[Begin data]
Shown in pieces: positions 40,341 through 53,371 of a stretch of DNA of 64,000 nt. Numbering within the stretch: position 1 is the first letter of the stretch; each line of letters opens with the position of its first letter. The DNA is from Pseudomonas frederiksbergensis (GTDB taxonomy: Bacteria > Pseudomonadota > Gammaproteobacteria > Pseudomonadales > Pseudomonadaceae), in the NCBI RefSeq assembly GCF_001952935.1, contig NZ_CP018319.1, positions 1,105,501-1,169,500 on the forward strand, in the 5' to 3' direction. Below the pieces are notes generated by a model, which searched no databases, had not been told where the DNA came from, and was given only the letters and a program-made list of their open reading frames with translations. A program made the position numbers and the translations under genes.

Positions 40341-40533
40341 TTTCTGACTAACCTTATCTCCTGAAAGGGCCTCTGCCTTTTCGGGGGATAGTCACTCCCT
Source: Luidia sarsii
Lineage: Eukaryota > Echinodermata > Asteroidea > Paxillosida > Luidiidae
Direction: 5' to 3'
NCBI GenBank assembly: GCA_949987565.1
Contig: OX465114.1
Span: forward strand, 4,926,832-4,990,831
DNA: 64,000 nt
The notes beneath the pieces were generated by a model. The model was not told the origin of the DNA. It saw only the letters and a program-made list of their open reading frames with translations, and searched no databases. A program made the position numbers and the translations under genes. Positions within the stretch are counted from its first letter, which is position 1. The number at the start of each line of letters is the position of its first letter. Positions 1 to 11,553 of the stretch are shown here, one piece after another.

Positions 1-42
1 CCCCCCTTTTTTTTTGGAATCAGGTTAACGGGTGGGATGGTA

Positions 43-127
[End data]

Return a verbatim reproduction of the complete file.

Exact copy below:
Shown in pieces: positions 40,341 through 53,371 of a stretch of DNA of 64,000 nt. Numbering within the stretch: position 1 is the first letter of the stretch; each line of letters opens with the position of its first letter. The DNA is from Pseudomonas frederiksbergensis (GTDB taxonomy: Bacteria > Pseudomonadota > Gammaproteobacteria > Pseudomonadales > Pseudomonadaceae), in the NCBI RefSeq assembly GCF_001952935.1, contig NZ_CP018319.1, positions 1,105,501-1,169,500 on the forward strand, in the 5' to 3' direction. Below the pieces are notes generated by a model, which searched no databases, had not been told where the DNA came from, and was given only the letters and a program-made list of their open reading frames with translations. A program made the position numbers and the translations under genes.

Positions 40341-40533
40341 TTTCTGACTAACCTTATCTCCTGAAAGGGCCTCTGCCTTTTCGGGGGATAGTCACTCCCT
Source: Luidia sarsii
Lineage: Eukaryota > Echinodermata > Asteroidea > Paxillosida > Luidiidae
Direction: 5' to 3'
NCBI GenBank assembly: GCA_949987565.1
Contig: OX465114.1
Span: forward strand, 4,926,832-4,990,831
DNA: 64,000 nt
The notes beneath the pieces were generated by a model. The model was not told the origin of the DNA. It saw only the letters and a program-made list of their open reading frames with translations, and searched no databases. A program made the position numbers and the translations under genes. Positions within the stretch are counted from its first letter, which is position 1. The number at the start of each line of letters is the position of its first letter. Positions 1 to 11,553 of the stretch are shown here, one piece after another.

Positions 1-42
1 CCCCCCTTTTTTTTTGGAATCAGGTTAACGGGTGGGATGGTA

Positions 43-127